The Nurse Practice Act in the State of Ohio (R.C. 4723) sets out certain instances when the Nursing Board can take a disciplinary action against a nurse. In most instances, the Nursing Board will issue a Notice of Opportunity for Hearing to the nurse that addresses the allegations against the nurse, note the Code section that the nurse is alleged to have violated, and offer the nurse an opportunity to request a hearing prior to the Nursing Board issuing any sanction against a nurse.
However, in instances when the Nursing Board believes that allowing the nurse to continue to practice presents danger of “immediate and serious harm to the public,” the Nursing Board can suspend the license prior to offering the nurse a hearing. In previous blog posts, I have noted instances when a nurse has been convicted of a serious crime (aggravated murder, murder, gross sexual imposition, etc.) in which the Nursing Board automatically suspended a license prior to offering the nurse a hearing.
The Nursing Board has automatically suspended a nursing license prior to offering the nurse a hearing though in less seriously instances. For example, if a nurse is under probation with the Nursing Board and subject to terms in an Adjudication Order or Consent Agreement and violates any terms of the Agreement the Nursing Board will automatically suspended their nursing license prior to offering them a hearing. Violations of Consent Agreements (such as testing positive on a random drug test or failing to notify the Nursing Board of their employment) has triggered an automatically suspension.
Once the license has been automatically suspended, the nurse can request a hearing and present evidence in their defense. However, during the hearing process or while negotiating terms of an Amended Consent Agreement, the nurse’s license remains suspended. It is imperative when entering into any Consent Agreement with the Nursing Board that the nurse understands the terms of the Consent Agreement, because failure to comply with the terms, limitations or conditions of the Consent Agreement can result in an automatic suspension of their nursing license.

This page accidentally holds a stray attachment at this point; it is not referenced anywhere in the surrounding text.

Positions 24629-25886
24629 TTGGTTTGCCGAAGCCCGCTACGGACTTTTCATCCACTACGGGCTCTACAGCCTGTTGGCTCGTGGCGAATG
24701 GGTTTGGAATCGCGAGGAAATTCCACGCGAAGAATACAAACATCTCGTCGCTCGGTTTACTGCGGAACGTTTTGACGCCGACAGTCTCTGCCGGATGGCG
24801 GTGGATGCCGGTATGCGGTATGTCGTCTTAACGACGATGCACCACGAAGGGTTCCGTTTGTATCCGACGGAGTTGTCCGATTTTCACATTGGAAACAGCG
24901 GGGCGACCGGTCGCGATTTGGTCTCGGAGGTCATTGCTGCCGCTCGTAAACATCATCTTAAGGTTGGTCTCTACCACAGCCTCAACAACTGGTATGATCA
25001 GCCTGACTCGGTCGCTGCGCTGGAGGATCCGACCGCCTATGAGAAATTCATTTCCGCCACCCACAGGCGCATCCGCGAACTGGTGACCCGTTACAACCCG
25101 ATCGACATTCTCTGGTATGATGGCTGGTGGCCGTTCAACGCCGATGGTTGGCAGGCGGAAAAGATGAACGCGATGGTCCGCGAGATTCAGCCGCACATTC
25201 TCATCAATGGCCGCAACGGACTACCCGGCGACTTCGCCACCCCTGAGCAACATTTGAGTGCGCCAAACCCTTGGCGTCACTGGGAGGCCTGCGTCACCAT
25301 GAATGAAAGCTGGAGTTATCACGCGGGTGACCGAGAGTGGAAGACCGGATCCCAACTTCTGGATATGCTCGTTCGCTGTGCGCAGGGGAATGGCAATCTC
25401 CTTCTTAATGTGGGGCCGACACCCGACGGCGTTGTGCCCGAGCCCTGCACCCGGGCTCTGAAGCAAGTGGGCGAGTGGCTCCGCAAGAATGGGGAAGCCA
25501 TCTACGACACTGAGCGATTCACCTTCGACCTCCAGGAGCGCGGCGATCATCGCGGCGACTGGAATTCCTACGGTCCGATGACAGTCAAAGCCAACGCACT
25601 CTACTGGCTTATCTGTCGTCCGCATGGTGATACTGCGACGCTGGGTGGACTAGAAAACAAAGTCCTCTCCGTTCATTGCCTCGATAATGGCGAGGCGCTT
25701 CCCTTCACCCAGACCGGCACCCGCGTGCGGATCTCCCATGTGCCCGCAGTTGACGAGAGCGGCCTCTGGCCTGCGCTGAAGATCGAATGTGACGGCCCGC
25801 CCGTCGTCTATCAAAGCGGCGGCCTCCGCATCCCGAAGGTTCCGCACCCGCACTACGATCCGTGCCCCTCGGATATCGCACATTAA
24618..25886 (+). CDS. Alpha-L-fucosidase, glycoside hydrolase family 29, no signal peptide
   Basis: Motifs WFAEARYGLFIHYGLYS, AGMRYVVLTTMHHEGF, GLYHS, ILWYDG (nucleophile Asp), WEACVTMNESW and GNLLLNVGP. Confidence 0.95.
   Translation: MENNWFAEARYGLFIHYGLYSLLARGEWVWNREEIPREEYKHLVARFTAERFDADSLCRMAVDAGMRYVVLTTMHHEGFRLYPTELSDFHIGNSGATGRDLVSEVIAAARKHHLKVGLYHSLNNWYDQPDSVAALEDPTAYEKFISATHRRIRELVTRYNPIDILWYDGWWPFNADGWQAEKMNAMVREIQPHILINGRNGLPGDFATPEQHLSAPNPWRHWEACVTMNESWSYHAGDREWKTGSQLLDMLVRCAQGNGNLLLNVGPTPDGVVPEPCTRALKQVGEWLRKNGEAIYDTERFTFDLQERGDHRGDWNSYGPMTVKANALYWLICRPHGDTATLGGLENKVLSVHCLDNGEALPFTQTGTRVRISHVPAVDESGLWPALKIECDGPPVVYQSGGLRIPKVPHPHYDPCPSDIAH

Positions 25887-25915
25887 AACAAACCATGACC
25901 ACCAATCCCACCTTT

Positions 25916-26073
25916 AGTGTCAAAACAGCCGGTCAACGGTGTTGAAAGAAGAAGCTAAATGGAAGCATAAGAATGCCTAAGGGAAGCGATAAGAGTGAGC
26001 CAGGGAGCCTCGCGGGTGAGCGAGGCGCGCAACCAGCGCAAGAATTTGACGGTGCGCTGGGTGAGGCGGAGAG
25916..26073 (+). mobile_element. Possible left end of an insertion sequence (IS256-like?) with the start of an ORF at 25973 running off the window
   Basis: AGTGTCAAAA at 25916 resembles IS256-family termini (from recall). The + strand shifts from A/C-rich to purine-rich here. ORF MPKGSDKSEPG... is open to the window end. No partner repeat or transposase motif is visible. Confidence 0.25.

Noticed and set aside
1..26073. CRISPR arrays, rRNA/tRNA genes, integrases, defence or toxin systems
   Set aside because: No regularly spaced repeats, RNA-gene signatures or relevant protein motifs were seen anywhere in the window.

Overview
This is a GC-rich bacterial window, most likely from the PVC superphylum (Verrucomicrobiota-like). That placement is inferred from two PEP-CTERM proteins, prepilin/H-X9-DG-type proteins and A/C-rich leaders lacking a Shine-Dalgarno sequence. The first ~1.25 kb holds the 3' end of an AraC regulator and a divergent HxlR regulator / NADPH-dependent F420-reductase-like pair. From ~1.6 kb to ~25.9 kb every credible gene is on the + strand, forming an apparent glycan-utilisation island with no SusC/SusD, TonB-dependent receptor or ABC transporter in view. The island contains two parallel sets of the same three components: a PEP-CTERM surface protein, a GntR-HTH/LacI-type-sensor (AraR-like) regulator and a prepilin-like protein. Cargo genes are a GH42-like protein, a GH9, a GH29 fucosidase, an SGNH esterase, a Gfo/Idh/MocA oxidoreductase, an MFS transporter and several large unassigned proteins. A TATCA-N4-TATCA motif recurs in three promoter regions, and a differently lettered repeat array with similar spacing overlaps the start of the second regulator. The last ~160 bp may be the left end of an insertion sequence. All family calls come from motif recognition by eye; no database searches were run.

As always, if you have any questions about this post or the Ohio Board of Nursing in general, please feel free to contact one of the attorneys at the Collis Law Group at 614-486-3909 or email me at firstname.lastname@example.org.
Can the public sit in on a nurses “notice of opportunity hearing”? Are these notices listed on the OBN’s website? Are you familiar with what nurse refresher courses the BON will accept and what is their specific criteria for “extensive orientation”?
Yes. All Notices for Opportunity for Hearing are public records and are listed on the Nursing Board website or can be accessed on line. The actual hearing is also open to the public and anyone may attend. In terms of the nurse refresher course, the Nursing Board has a list of courses that have been pre-approved. You should contact your Monitoring Agent to obtain a copy of the approved list. Then, contact each course to check for cost and length of the course as the courses range in price from $300-$1500. Good luck.